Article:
1. A word about “cofactors.” I hope all of you were starting to see the patterns in the nucleotide cofactors. Take a look at the separate entry on cofactors.
  2. NAD clearly has a lot in common with ADP. NADH is sometimes used directly in enzymatic reactions requiring energy. These really are variations on a theme. The cofactors in electron transport are variations on another theme, or, pardon the pun, variations on a Heme. These are the iron-containing rings that you are familiar with from Hemoglobin, which can carry oxygen in your blood. But, similar cofactors will be used in electron transport.
  3. If you want to carry electrons in a membrane, you need something that is hydrophobic to do it. The go-to cofactor there is “Coenzyme Q.” It is not based ADP. The “MeO” in the structure stands for a Methyl-Oxygen or “methyl ether.”
CoQ
  1. You will see these structures over and over. They will always be doing similar tasks.

Oxidative phosphorylation.

  1. Technically, this includes two stages: the phosphorylation by the ATP synthase we’ve already discussed, and the Electron Transport System which uses oxidation/reduction reactions to pump protons to the inter-membrane space to drive the ATP synthase.
  2. I stole the figure below from a great text book called “Molecular Cell Biology.”

ETS2
The key players here are called either electron carriers such as Cytochromes and cofactors such as coenzyme Q, or oxido/reductases, enzymes that catalyze the transfer of electrons, frequently while pumping protons across the membrane. You don’t need to know the names of them, though I might use them. The complexes are just labeled with Roman Numerals.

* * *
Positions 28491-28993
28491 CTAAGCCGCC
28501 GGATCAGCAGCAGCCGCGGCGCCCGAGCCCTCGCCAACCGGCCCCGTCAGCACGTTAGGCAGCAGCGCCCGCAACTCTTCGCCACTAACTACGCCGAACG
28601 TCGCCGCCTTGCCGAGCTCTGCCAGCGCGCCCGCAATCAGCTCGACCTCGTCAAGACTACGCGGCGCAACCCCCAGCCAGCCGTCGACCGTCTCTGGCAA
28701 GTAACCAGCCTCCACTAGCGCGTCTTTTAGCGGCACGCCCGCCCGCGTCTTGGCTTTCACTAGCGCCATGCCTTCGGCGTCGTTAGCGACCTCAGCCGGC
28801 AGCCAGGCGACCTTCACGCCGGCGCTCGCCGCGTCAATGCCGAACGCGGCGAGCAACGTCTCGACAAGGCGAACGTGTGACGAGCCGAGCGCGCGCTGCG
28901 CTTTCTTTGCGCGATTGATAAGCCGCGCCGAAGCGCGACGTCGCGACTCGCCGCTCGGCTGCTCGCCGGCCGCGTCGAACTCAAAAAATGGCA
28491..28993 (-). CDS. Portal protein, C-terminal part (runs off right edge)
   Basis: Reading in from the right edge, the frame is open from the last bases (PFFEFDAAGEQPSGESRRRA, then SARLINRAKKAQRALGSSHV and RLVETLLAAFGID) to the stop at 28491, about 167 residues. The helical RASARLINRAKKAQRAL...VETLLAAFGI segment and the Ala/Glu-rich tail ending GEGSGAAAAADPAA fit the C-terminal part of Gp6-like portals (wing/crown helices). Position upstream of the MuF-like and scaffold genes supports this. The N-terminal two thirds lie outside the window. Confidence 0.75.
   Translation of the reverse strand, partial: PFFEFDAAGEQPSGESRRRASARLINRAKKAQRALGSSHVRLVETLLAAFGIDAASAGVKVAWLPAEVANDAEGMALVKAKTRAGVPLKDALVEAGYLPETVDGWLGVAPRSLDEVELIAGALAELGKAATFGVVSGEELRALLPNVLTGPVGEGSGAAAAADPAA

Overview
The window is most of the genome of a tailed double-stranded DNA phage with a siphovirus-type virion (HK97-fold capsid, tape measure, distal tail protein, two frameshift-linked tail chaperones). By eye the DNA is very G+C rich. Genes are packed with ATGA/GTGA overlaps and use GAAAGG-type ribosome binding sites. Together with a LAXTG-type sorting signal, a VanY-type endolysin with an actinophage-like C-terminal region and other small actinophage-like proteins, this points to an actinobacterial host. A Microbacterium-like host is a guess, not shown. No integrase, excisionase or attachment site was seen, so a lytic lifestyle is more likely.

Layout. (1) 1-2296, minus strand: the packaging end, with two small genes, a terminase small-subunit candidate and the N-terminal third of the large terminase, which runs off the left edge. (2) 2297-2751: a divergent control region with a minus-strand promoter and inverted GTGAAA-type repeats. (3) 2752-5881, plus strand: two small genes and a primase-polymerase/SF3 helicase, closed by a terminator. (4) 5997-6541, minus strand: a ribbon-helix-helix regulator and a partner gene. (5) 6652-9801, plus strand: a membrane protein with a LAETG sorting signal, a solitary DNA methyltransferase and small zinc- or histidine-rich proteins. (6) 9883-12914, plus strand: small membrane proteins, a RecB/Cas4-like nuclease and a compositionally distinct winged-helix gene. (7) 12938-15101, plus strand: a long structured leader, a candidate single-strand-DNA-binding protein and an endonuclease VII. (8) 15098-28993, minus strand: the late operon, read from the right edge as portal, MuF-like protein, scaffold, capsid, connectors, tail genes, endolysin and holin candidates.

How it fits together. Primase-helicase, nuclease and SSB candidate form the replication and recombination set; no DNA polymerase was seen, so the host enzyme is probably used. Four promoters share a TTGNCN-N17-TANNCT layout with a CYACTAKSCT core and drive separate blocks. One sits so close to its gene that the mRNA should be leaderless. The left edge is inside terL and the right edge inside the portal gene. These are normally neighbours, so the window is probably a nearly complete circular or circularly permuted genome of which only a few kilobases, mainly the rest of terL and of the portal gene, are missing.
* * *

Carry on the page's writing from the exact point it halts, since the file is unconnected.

The cytochromes are small-ish proteins that contain bound within them, usually, an Iron atom/ion. This is cytochrome c, one of the
  1. Most well characterized cytochromes.Cytochrome_C The multi-ring structure in the middle is not part of the protein per se. It is called a “heme,’ as in “hemoglobin,” and is held in place by the protein. The red dot is an iron. Look at the general scheme on page 171, figure 9.13. Electrons are passed from NADH or FADH2. These enter the “electron transport system” which is the string of cytochromes and other acceptor/donor molecules in the inner membrane. The electrons pass down through a series of RedOx reactions, the acceptor for one step being the donor for the next. Finally, the electrons are passed to Oxygen, which pairs with protons to make water.
  2. At three steps along the way, just due to the orientation in the membrane, the H+ product of the dehydrongenation (oxidation) is spit into the intermembrane space (between the two membranes—we’re so clever with names). This leads to an electrochemical gradient.
  3. Key Points:

  1. The donor of electrons are cofactors NADH+ and FADH2 .
  2. The oxidation/reduction reactions pass electrons from one carrier to another in or near the membrane.
  3. The reactions result in protons being pumped to the inter-membrane space, establishing the electrochemical gradient that runs the ATP Synthase.
  4. The final recipient of the electrons is oxygen, which combines with H+ to make water. That’s why you breath out water.
The remaining question is: Where did the reduced cofactors NADH and FADH2 come from? We’ll get to that next.